This is a list of quotes I find compelling. Disclaimer: I do not necessarily fully endorse all of them.
You may also be interested in a list of specifically political quotes.

  • I have little interest in streamlining government or in making it more efficient, for I mean to reduce its size. I do not undertake to promote welfare, for I propose to extend freedom. My aim is not to pass laws, but to repeal them. It is not to inaugurate new programs, but to cancel old ones that do violence to the Constitution, or that have failed their purpose, or that impose on the people an unwarranted financial burden. I will not attempt to discover whether legislation is "needed" before I have first determined whether it is constitutionally permissible. And if I should later be attacked for neglecting my constituents' "interests," I shall reply that I was informed that their main interest is liberty and that in that cause I am doing the very best I can.
     - Barry Goldwater, The Conscience of A Conservative (1960)
  • We didn't love freedom enough. And even more - we had no awareness of the real situation... We purely and simply deserved everything that happened afterward.
     - Aleksandr Solzhenitsyn, The Gulag Archipelago
  • Once you become knowledgeable, you have an obligation to do something about it.
     - Ron Paul
  • Whose property is my body? Probably mine. I so regard it. If I experiment with it, who must be answerable? I, not the State. If I choose injudiciously, does the State die? Oh, no.
     - Mark Twain, "Osteopathy" (1901)
  • You cannot legislate the poor into freedom by legislating the wealthy out of freedom. What one person receives without working for, another person must work for without receiving. The government cannot give to anybody anything that the government does not first take from somebody else. When half of the people get the idea that they do not have to work because the other half is going to take care of them, and when the other half gets the idea that it does no good to work because somebody else is going to get what they work for, that, my dear friend, is about the end of any nation. You cannot multiply wealth by dividing it.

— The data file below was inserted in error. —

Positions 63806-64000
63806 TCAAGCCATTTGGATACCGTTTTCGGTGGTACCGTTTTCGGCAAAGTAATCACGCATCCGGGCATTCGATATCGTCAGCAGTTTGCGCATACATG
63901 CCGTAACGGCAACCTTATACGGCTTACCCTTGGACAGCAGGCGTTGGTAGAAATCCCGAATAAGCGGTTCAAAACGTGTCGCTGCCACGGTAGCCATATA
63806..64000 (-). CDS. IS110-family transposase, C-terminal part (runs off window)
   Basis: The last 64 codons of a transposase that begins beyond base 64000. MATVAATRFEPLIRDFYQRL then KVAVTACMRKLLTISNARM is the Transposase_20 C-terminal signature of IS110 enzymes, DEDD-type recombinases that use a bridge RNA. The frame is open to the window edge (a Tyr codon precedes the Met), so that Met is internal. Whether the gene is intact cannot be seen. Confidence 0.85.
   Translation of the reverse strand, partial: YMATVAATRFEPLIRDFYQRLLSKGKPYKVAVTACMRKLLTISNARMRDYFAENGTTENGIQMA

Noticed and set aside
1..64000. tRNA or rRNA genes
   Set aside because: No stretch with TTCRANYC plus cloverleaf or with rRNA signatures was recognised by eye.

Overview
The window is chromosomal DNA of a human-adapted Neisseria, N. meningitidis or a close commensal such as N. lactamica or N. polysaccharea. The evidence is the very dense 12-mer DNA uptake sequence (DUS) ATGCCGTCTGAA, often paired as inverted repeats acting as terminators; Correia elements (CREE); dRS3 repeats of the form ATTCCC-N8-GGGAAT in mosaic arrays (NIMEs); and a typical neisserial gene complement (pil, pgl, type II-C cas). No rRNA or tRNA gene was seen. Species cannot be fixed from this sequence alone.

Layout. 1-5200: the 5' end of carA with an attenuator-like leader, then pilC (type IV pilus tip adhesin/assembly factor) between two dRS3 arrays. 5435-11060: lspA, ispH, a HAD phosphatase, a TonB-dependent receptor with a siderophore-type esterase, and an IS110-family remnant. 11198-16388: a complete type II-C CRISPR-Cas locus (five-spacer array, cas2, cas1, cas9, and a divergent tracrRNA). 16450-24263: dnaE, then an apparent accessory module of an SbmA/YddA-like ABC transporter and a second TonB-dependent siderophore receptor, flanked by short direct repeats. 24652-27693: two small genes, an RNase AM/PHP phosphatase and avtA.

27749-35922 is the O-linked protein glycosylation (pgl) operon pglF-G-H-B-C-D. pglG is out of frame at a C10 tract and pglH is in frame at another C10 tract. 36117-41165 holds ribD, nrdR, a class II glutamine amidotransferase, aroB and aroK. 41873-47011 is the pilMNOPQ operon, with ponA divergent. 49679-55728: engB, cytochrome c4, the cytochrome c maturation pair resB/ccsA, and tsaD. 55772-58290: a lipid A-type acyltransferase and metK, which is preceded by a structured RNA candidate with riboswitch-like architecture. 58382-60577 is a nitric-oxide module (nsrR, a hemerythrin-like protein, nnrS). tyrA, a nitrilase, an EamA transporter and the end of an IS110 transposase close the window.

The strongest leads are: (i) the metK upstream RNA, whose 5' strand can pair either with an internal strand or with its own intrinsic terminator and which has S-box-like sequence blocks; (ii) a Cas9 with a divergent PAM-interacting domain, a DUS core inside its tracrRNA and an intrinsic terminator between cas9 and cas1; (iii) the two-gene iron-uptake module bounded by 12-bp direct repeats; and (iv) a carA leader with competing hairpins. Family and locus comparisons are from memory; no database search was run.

- Dr. Adrian Rogers
  • I would remind you that extremism in the defense of liberty is no vice! And let me remind you also that moderation in the pursuit of justice is no virtue!
     - Barry Goldwater, Acceptance Speech, 1964
  • The Revolution was effected before the war commenced. The Revolution was in the minds and hearts of the people; a change in their religious sentiments of their duties and obligations. … This radical change in the principles, opinions, sentiments, and affections of the people, was the real American Revolution.
     - John Adams, What do we mean by the American Revolution?, 1818
  • War is a racket. It always has been. It is possibly the oldest, easily the most profitable, surely the most vicious. It is the only one international in scope. It is the only one in which the profits are reckoned in dollars and the losses in lives. A racket is best described, I believe, as something that is not what it seems to the majority of the people. Only a small 'inside' group knows what it is about. It is conducted for the benefit of the very few, at the expense of the very many. Out of war a few people make huge fortunes.
     - Major General Smedley D. Butler, War Is a Racket
  • A politician cannot spend one dime on any spending project without first taking that dime from the person who earned it. So, when a politician votes for a spending bill he is saying that he believes the government should spend that particular dollar rather than the individual who worked for it.
     - Neal Boortz
  • It is not the critic who counts; not the man who points out how the strong man stumbles, or where the doer of deeds could have done them better. The credit belongs to the man who is actually in the arena, whose face is marred by dust and sweat and blood; who strives valiantly; who errs, who comes short again and again, because there is no effort without error and shortcoming; but who does actually strive to do the deeds; who knows great enthusiasms, the great devotions; who spends himself in a worthy cause; who at the best knows in the end the triumph of high achievement, and who at the worst, if he fails, at least fails while daring greatly, so that his place shall never be with those cold and timid souls who neither know victory nor defeat.
     - Theodore Roosevelt, "The Man in the Arena" speech, 1910

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